Wednesday, 22 July 2020

New Part L regulations - will gas heating be gone forever?

The amended method of calculating home energy efficiency is changing the heating system industry forever, and quicker than you may think… With the new Part L regulations set to be used in the near future, I think there will be an immediate retreat from gas central heating systems and an adoption of electric heating.




·         Effectiveness in relation to cost

·         Costly installation from scratch

·         Faster warm up time

·         Annual maintenance (excluding breakdowns)

·         Still runs if electric cuts out

·         Short life span in comparison to electric

·         88-90% efficient in most cases

·         Isn’t a green source of energy

·         Can produce air temps 25 degrees warmer

·         Inefficient to the point they harm our planet

·         Burns cleaner than other fossil fuels

·         Wastes energy through pipework





·         Same fuel factor rating in SAP as gas

·         Potentially more expensive in the long run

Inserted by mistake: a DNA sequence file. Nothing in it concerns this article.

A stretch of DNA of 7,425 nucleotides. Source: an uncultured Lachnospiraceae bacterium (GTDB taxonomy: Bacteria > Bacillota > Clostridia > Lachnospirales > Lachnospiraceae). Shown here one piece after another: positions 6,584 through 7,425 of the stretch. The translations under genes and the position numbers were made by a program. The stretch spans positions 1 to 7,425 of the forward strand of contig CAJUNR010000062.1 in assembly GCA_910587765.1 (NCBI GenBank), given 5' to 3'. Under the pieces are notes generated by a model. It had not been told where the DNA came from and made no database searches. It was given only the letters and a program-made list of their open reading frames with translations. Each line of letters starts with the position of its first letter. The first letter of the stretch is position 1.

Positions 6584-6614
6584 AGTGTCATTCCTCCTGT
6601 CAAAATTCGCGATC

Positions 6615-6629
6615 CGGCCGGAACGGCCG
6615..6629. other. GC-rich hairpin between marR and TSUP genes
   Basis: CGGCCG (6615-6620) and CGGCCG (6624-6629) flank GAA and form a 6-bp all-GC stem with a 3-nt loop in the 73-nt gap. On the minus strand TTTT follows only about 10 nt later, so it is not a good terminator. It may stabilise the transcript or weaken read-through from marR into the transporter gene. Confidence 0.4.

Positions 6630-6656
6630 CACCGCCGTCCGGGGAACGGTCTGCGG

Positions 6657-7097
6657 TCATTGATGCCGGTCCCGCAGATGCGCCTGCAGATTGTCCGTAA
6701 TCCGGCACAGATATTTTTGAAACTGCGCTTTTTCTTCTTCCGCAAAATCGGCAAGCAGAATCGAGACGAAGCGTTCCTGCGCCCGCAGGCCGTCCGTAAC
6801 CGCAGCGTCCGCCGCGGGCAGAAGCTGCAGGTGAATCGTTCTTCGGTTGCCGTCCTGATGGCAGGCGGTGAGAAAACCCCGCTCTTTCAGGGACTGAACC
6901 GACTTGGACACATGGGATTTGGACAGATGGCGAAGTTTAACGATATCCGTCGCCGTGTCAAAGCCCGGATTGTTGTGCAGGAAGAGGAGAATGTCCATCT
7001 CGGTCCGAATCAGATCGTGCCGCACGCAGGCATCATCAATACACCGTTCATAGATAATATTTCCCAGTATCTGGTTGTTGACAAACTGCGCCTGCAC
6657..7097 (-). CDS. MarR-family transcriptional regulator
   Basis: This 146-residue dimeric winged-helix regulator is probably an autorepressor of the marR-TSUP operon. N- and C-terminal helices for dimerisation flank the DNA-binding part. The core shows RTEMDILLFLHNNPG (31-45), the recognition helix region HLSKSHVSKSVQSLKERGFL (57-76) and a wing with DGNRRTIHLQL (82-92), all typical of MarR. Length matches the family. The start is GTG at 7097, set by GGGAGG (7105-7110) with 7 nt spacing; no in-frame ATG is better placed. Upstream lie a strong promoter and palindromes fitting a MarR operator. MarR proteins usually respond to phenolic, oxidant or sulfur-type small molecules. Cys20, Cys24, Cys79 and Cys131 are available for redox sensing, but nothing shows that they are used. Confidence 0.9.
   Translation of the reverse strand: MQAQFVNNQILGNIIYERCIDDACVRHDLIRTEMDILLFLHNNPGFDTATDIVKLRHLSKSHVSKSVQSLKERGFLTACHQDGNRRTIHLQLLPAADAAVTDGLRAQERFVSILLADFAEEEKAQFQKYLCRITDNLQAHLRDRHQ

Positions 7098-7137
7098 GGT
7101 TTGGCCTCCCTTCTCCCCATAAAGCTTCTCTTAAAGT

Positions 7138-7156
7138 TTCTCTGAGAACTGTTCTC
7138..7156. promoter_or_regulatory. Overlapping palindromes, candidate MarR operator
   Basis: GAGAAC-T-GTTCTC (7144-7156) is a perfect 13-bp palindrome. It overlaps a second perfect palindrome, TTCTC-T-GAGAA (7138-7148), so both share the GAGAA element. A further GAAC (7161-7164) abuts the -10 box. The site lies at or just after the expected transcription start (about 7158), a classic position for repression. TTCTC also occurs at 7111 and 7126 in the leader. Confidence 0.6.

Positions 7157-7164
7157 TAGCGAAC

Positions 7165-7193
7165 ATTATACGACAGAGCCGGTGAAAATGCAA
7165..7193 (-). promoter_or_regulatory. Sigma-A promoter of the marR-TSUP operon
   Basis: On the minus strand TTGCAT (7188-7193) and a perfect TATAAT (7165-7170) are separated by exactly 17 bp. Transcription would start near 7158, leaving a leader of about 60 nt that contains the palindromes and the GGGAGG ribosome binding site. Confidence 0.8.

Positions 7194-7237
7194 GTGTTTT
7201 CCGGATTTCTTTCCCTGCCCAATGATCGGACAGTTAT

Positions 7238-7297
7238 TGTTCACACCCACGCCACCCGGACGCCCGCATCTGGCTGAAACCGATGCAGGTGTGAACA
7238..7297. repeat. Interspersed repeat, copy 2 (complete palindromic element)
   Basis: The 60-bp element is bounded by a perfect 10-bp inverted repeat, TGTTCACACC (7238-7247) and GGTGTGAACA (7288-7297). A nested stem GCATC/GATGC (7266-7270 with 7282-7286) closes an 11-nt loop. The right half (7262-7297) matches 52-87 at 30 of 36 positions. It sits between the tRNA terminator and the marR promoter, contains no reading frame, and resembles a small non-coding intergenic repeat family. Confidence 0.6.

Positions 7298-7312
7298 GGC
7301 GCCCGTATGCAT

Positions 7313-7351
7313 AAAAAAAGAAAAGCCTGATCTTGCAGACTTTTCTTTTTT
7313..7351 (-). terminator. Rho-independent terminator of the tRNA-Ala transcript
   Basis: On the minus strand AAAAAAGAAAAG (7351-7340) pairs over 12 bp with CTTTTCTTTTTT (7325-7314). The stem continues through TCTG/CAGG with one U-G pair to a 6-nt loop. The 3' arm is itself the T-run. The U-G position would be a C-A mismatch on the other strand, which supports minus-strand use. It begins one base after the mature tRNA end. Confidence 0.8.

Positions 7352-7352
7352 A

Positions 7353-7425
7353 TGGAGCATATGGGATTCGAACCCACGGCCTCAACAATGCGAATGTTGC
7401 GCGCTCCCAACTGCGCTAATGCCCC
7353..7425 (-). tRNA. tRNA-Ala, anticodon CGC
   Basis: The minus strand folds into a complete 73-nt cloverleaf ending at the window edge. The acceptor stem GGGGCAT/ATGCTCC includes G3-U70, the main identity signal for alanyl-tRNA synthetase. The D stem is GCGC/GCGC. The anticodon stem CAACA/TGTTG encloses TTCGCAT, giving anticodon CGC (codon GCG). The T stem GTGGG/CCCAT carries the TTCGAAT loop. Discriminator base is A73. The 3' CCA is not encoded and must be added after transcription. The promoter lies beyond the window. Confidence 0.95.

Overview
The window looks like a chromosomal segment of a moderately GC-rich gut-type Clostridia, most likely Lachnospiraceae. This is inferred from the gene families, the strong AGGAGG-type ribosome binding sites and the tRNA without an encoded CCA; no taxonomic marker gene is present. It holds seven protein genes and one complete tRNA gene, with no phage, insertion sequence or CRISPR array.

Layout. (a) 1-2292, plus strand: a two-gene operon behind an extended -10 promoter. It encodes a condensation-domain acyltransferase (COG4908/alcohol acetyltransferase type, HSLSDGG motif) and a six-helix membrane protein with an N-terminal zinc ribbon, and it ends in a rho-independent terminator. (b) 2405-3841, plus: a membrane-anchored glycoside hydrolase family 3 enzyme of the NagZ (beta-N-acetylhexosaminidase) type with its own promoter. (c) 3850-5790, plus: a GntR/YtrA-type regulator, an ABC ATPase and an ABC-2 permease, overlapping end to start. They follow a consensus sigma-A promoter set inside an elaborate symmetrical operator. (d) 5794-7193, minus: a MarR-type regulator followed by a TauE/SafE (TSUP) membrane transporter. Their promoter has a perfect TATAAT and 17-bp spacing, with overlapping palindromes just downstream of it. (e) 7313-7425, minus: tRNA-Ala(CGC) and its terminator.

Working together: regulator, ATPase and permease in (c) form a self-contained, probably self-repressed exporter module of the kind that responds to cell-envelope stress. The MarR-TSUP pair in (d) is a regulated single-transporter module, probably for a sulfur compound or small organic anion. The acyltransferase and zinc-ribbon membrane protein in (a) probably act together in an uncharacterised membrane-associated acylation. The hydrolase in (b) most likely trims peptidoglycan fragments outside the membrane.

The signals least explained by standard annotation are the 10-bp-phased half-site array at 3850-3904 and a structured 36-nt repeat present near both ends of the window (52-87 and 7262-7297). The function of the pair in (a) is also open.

·         Cheaper and easier installation

·         Longer heat up time

·         No Maintenance costs

·         Chance of overloading your electric system

·         100% efficient

·         No warmth or water if power cut strikes.

·         No noise emission or limescale build-up

·         More expensive breakdown costs

·         No restrictions on property layout


·         Clean and respectful to the environment


·         No chance of harmful gasses congregating




We will see a 55% reduction in emission factors for electric heating bringing it very even with gas emission factors.  The change comes as we’ve seen a massive decarbonisation of the electricity grid in past years. Over 30% of electricity is now being generated from renewable sources.

Although electricity is the way forward, we still need to consider the heating of larger homes (which gas is better suited for). Most importantly how will the end user be affected? With electricity costing on average 14.37p per kWh and Gas costing 3.80p per kWh.

Are providers going to lower prices with obvious increase in demand?

Are we entering an era of fuel poverty on top of ever rising house prices?

What incentives will the Government put in place to assist the people of this Great Country?

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